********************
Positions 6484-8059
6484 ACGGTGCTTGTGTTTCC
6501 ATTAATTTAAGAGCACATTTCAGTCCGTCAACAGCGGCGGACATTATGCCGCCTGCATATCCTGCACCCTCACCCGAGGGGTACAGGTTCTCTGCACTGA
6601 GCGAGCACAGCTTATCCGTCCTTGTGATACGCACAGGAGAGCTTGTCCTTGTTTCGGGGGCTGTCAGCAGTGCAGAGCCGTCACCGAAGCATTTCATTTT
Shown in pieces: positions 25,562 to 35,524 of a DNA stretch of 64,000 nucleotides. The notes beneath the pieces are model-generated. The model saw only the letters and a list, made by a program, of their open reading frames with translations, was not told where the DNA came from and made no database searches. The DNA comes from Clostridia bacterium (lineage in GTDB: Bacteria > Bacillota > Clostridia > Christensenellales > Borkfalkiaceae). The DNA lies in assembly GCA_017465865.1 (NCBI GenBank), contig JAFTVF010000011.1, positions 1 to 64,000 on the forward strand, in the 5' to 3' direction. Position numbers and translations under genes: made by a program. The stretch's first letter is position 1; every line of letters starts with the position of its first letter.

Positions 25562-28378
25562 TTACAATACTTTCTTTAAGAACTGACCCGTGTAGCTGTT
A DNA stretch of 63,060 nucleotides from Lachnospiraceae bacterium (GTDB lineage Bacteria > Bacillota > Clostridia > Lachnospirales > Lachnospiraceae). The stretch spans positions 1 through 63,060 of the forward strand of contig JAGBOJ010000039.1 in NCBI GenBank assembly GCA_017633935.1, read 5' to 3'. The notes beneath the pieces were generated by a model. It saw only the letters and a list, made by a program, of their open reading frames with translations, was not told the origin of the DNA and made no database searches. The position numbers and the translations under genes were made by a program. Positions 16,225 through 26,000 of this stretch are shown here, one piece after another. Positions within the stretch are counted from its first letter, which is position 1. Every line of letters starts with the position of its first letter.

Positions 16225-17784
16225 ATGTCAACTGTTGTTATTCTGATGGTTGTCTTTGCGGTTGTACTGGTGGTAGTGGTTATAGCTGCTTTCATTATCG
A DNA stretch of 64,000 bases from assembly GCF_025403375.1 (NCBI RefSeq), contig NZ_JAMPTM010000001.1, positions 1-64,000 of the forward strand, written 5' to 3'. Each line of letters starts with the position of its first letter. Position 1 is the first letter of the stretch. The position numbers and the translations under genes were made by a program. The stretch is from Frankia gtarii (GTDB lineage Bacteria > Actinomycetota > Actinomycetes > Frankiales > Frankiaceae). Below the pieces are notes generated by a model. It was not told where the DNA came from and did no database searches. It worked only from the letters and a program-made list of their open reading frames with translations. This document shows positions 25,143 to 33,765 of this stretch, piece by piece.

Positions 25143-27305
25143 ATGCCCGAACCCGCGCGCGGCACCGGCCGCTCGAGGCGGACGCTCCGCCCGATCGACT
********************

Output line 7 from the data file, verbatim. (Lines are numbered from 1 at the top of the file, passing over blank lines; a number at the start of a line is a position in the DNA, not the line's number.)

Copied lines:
25562 TTACAATACTTTCTTTAAGAACTGACCCGTGTAGCTGTT